An armed police presence in Halfway Point left this resident with questions and concerns

·3 min read
The RCMP deployed a tactical unit to Halfway Point on Wednesday in response to a report of an assault and various firearm offences involving a 38-year-old man. (Submitted by Terri Greene - image credit)
The RCMP deployed a tactical unit to Halfway Point on Wednesday in response to a report of an assault and various firearm offences involving a 38-year-old man. (Submitted by Terri Greene - image credit)
Submitted by Terri Greene
Submitted by Terri Greene

It was a day of worry and concern for Terri Greene of Halfway Point on Wednesday.

The single mom was working at home late in the afternoon when neighbours in the tiny neighbourhood of 100 outside of Corner Brook began messaging her about an unmarked police car parked outside her home.

When she went to look she saw officers climbing down over a bank that led to her backyard.

"I knew they weren't for me so I wasn't sure what was going on, and, yeah, I was a bit alarmed but I had no idea what was really happening," Greene told CBC News.

"My dog started going a little crazy because she's a little territorial so she started barking like crazy. I was thinking, 'What are you barking at?' and when I looked out the window and looked down, there was a cop with a dog standing right outside the window."

An incident with few details in Humber Arm South — which includes Halfway Point — led to six charges against a 38-year-old man. RCMP officers from Corner Brook and Deer Lake, as well as the emergency response team, general investigation section and police dog services responded to the call.

The man was apprehended by RCMP at a hotel in Corner Brook later in the day. He's facing charges of careless use of a firearm, unauthorized possession of a firearm, reckless discharge of a firearm, possession of a firearm while prohibited, assault and uttering threats.

Police made it clear through social media there was no risk to the public. However, having the tactical unit, and armed officers created a lot of fear in the community, Greene said.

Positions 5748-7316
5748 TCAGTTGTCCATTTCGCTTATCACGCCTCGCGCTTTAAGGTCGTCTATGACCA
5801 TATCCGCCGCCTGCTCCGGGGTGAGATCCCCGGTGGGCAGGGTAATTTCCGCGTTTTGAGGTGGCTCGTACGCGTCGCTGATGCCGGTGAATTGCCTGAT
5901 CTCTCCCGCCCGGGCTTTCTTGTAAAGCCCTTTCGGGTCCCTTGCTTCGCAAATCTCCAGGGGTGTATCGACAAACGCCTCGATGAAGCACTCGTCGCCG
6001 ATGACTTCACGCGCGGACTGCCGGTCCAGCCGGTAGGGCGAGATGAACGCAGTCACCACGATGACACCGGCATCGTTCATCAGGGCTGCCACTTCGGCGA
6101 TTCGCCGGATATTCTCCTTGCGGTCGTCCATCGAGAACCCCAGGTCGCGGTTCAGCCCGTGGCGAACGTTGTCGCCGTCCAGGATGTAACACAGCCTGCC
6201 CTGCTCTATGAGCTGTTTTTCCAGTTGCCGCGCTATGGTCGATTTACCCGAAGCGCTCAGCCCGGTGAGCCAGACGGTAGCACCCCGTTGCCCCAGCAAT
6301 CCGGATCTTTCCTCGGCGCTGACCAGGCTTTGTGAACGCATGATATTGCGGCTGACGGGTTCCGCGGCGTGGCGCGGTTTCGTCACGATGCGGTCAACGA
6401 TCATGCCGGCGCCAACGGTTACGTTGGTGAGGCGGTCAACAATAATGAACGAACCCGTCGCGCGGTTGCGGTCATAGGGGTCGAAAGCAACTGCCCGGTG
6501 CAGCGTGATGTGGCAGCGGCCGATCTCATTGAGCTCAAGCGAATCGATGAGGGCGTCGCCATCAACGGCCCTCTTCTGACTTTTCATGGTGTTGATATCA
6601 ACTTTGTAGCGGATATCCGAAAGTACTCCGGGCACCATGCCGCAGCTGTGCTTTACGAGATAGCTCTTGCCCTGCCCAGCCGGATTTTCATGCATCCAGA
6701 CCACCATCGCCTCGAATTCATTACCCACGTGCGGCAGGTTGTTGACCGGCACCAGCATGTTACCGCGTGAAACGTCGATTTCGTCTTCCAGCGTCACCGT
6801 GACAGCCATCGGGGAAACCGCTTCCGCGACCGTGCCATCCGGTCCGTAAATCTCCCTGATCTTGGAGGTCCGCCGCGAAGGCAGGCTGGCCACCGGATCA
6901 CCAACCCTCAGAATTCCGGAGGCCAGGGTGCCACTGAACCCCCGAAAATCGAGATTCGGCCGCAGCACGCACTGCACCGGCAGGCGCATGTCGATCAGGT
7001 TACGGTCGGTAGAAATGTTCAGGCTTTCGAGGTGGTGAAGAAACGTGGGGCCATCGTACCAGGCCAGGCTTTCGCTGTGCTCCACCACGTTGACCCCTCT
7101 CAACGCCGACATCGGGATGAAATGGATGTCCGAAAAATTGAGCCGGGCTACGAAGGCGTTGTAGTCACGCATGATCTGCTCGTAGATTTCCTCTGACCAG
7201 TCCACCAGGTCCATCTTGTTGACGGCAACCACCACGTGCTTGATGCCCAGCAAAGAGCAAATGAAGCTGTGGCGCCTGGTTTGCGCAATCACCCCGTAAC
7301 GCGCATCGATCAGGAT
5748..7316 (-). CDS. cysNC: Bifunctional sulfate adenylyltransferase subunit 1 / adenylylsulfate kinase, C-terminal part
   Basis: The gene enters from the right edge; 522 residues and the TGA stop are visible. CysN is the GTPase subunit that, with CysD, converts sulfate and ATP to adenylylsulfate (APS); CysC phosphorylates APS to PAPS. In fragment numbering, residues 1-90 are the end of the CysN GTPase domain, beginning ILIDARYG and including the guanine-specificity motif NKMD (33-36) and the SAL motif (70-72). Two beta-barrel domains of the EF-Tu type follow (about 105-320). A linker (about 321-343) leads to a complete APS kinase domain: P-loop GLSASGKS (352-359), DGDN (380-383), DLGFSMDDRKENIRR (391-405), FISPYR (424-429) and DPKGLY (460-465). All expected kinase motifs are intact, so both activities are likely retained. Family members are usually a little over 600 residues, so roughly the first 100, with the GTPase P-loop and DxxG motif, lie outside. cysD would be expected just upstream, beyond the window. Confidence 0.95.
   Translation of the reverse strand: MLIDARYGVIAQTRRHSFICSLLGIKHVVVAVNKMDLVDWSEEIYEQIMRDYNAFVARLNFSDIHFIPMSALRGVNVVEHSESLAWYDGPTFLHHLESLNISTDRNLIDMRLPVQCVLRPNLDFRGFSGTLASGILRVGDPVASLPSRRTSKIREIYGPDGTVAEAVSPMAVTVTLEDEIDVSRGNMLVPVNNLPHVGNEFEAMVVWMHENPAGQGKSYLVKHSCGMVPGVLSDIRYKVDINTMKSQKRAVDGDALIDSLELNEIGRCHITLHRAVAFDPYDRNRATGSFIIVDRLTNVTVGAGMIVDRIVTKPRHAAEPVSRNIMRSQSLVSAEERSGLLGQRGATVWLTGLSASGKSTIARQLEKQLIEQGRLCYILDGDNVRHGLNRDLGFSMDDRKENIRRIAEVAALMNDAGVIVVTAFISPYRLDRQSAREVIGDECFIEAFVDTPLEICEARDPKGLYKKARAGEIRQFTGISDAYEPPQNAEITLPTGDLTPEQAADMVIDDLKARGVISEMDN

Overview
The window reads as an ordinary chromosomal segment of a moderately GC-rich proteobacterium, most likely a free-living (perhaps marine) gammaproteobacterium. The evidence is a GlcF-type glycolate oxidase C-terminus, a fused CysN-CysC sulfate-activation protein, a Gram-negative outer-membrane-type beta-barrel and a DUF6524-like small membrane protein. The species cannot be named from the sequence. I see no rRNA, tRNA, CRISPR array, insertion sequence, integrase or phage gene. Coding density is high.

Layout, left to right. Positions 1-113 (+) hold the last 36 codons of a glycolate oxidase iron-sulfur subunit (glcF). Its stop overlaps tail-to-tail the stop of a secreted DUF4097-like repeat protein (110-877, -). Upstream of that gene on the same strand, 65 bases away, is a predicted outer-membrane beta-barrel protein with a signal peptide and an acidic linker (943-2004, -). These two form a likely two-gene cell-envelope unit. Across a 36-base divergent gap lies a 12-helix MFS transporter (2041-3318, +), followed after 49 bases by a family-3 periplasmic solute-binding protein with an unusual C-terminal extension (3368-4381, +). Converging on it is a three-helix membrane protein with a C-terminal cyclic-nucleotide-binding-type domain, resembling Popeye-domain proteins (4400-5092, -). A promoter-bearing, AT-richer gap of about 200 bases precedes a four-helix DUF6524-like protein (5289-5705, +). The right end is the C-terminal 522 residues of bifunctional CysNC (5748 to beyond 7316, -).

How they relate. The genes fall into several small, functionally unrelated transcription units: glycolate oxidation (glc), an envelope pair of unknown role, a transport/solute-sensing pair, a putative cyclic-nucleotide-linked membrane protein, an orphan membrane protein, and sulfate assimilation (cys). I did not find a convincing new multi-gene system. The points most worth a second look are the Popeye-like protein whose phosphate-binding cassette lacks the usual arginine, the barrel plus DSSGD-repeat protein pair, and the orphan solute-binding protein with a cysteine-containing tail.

Troy Turner/CBC
Troy Turner/CBC

"Just the unknown, none of us had any idea and I didn't have any idea," she said.  "I didn't know the situation."

The RCMP was not available for an interview on the incident. In a public statement, the force said it thanks the residents of Halfway Point for their cooperation and patience during the course of the police investigation.

As the ward councillor of the Qalipu First Nation Band, Greene says she's been contacted by a lot of people since the incident. And she feels a duty to clear up any misunderstandings as to what happened.

"I hear a lot about a supposed gun shot and … I wanted to do this [interview] and make people understand it wasn't the case from what I had seen, and I was a couple hundred feet away so I had a pretty good visual," she said.

"If you know there's police presence and a lot of activity with police, don't try to come and look and park your cars and be like spectators because you're really putting a hindrance to what they're trying to do."

Greene grew up in Halfway Point, but left for about 10 years to live and work elsewhere. When she returned home two years ago, she says she's noticed a change in the community.

"It seems like there's a lot of drug usage and a lot of things like that, and I'm sure that it warrants more of a police presence," she said.

"And drinking and driving and those things, I guess all that would warrant more attention from the police, for sure."

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